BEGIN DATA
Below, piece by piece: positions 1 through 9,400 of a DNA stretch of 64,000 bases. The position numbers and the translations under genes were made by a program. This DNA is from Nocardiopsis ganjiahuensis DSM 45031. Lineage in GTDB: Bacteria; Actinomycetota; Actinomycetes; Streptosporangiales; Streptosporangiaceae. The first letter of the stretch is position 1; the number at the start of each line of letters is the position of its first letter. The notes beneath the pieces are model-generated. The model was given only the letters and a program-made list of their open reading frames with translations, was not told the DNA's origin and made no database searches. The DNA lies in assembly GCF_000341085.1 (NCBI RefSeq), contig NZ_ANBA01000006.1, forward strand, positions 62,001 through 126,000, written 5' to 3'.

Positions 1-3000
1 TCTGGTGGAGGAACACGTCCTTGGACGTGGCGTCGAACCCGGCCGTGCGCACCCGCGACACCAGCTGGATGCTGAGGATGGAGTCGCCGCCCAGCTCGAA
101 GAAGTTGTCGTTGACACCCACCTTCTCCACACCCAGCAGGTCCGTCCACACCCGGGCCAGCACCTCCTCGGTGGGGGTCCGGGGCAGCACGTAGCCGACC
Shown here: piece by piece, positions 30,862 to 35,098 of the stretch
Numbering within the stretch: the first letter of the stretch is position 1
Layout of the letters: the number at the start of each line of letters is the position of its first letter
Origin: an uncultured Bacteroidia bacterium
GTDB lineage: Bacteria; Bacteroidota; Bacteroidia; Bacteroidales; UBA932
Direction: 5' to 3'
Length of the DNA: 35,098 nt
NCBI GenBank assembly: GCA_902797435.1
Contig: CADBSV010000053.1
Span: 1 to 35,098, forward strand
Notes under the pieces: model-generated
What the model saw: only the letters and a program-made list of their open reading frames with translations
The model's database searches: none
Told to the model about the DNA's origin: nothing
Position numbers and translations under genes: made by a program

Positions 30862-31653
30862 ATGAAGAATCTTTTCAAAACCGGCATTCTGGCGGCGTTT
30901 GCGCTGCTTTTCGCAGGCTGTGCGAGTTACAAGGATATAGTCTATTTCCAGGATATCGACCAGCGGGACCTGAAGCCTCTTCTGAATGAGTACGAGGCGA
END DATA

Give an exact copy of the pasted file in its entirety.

Below, piece by piece: positions 1 through 9,400 of a DNA stretch of 64,000 bases. The position numbers and the translations under genes were made by a program. This DNA is from Nocardiopsis ganjiahuensis DSM 45031. Lineage in GTDB: Bacteria; Actinomycetota; Actinomycetes; Streptosporangiales; Streptosporangiaceae. The first letter of the stretch is position 1; the number at the start of each line of letters is the position of its first letter. The notes beneath the pieces are model-generated. The model was given only the letters and a program-made list of their open reading frames with translations, was not told the DNA's origin and made no database searches. The DNA lies in assembly GCF_000341085.1 (NCBI RefSeq), contig NZ_ANBA01000006.1, forward strand, positions 62,001 through 126,000, written 5' to 3'.

Positions 1-3000
1 TCTGGTGGAGGAACACGTCCTTGGACGTGGCGTCGAACCCGGCCGTGCGCACCCGCGACACCAGCTGGATGCTGAGGATGGAGTCGCCGCCCAGCTCGAA
101 GAAGTTGTCGTTGACACCCACCTTCTCCACACCCAGCAGGTCCGTCCACACCCGGGCCAGCACCTCCTCGGTGGGGGTCCGGGGCAGCACGTAGCCGACC
Shown here: piece by piece, positions 30,862 to 35,098 of the stretch
Numbering within the stretch: the first letter of the stretch is position 1
Layout of the letters: the number at the start of each line of letters is the position of its first letter
Origin: an uncultured Bacteroidia bacterium
GTDB lineage: Bacteria; Bacteroidota; Bacteroidia; Bacteroidales; UBA932
Direction: 5' to 3'
Length of the DNA: 35,098 nt
NCBI GenBank assembly: GCA_902797435.1
Contig: CADBSV010000053.1
Span: 1 to 35,098, forward strand
Notes under the pieces: model-generated
What the model saw: only the letters and a program-made list of their open reading frames with translations
The model's database searches: none
Told to the model about the DNA's origin: nothing
Position numbers and translations under genes: made by a program

Positions 30862-31653
30862 ATGAAGAATCTTTTCAAAACCGGCATTCTGGCGGCGTTT
30901 GCGCTGCTTTTCGCAGGCTGTGCGAGTTACAAGGATATAGTCTATTTCCAGGATATCGACCAGCGGGACCTGAAGCCTCTTCTGAATGAGTACGAGGCGA